On big growth curve: From left, Remarkable People advisory board chair Hayden Dillon, director Ed Stott and managing director Blair McNaughton

It might sound a bit hackneyed, but what recruiter Remarkable People has done in only seven years truly is remarkable. The award-winning Queenstown-headquartered company operates in 12 venues across the country and, its head honchos tell PHILIP CHANDLER, they now have plans to break into other industries, starting with hospitality

It started with a bad idea which became a good idea.

Queenstown-based recruitment company Remarkable People, now operating in 12 locations around New Zealand, started with mates Blair McNaughton and Ed Stott chewing the fat, in a pub, over a few beers.

Stott then ran Allied Security, and wanted to give some bouncers some daytime work, so the pair thought, let’s get them on building sites.

‘‘Essentially, that’s where Remarkable Labour, as it was called back then, was formed [in 2016],’’ McNaughton says.

‘‘We soon learned that was probably not a smart idea because all the security staff were working till 3, 4 in the morning, so to get them out of bed at 7, didn’t work too well.

‘‘But the idea was right, and we shifted into finding backpackers, and that worked a whole lot better.’’

Explaining the success of a company that’s made the past three Deloitte Fast 50 lists for revenue growth — last year’s was 173% — Stott says: ‘‘I guess, Blair and I not being from the recruitment industry, but having hired lots of people, allowed us to take a fresh approach.’’

A key, they say, is tailoring recruitment to the needs of the client.

‘‘And we are the type of guys that forge relationships pretty well face-to-face,’’ Stott says.

McNaughton adds: ‘‘I think the key is not to over-complicate it, right?

‘‘Keep it simple, and it is good old Southern roots, service, look someone in the eye, shake their hand, and that’s what our clients keep coming back and telling us.’’

The pair were also helped by others.

An early shareholder, whom they later bought out, was Allied Security owner Damian Black who, having grown his business around the country, gave the founders a good blueprint for doing it.

Early on they were also approached for work by well-dressed Irishman Paddy O’Regan, whom they quickly realised knew more about recruitment than they did.

He proceeded to run the Queenstown operation for a while, became a shareholder and is now their Auckland-based sales director.

Another ingredient’s their independent advisory board chairman Hayden Dillon, whose background’s in banking.

Dillon’s very aware many companies grow too fast for their own good.

‘‘I think the challenge, and we’ve always spoken about it, is we want to maintain that culture that builds it, that Remarkable People culture, which is sort of the Southern lads culture, but also bring the [financial] rigour and discipline that allows the company to grow really quickly around the country.’’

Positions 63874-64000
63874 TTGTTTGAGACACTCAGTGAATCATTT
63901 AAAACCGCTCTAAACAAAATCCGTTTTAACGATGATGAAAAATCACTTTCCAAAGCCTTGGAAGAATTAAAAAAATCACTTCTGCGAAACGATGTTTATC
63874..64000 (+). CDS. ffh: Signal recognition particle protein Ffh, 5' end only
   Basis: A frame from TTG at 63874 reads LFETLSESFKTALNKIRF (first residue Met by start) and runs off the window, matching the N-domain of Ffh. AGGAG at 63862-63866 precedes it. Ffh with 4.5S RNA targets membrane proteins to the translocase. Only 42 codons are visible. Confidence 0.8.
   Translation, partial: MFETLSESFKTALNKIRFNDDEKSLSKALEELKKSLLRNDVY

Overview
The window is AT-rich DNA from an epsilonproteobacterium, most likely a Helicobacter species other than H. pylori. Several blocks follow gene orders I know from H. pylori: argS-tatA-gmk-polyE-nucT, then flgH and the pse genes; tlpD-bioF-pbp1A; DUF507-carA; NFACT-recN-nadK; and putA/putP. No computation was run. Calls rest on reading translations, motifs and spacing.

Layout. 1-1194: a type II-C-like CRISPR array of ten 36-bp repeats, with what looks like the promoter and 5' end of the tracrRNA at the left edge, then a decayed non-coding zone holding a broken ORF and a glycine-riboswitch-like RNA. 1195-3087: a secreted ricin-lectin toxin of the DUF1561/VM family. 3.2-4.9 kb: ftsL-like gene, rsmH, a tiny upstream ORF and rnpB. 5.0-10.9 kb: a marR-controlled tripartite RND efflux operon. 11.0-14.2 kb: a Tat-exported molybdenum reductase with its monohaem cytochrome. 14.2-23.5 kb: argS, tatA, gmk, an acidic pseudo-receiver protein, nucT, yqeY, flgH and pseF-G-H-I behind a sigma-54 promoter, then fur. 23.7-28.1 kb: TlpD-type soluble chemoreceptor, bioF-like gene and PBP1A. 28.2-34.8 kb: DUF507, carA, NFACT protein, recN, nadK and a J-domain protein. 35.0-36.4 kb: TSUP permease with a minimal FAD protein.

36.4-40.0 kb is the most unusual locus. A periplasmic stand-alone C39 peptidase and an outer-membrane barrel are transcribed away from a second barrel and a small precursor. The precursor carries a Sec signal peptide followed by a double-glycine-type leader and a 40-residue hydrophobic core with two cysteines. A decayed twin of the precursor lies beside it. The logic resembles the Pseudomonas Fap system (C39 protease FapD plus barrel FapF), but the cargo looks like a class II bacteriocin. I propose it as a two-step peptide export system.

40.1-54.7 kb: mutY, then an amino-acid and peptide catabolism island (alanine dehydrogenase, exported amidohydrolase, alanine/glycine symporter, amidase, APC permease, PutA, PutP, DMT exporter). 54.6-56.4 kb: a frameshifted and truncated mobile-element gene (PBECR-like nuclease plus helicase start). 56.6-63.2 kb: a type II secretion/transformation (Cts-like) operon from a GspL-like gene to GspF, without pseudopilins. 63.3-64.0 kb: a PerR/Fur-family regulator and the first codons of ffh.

A key was the name change from Remarkable Labour.

‘‘We didn’t want to stay just doing labour,’’ McNaughton says.

‘‘Originally, that was 90% of our business, whereas now trades and construction might make up about 30%.’’

Other areas include manufacturing and logistics, admin and IT support, healthcare, events and hospitality.

Currently they employ about 60 staff and place 700 to 800 people into work each week.

Stott says what’s allowed the company to expand around NZ is national clients like Fulton Hogan whom they service from Invercargill to Auckland.

Of course, like many businesses, Covid and the resultant loss of migrant labour were major challenges.

McNaughton recalls sleepless nights having 250 people they couldn’t put to work — the government wage subsidies came through just in time.

On the other hand, he says they came out stronger after Covid as it sped up their market segmentation.

Then, when the migrant tap was turned off, you had to take ‘‘anyone who has two arms, two legs’’, Dillon says.

Things have improved, and now the company’s undergoing more growth under a new umbrella, Remarkable Group, with the idea of getting into other sectors like hospo, tourism and property.

The Remarkable Hospo subsidiary recently got going with the acquisition of two Queenstown bars, Bardeaux and Barmuda.

‘‘We want to build that company, the Remarkable Group, into a bit of a family sort of company that’s going to be here for who knows how long,’’ McNaughton says.

‘‘You look at some pretty good success stories out of Queenstown — RealNZ, the Davies family.

‘‘Hey, look, they started here and built some pretty cool things, so why can’t we do that as well?’’

Stott: ‘‘One of the cool things about having a recruitment business is, any other venture we do, nine times out of 10 it’s going to require people, and so, if that’s one box we can tick, that makes expanding into other areas and industries much easier.’’

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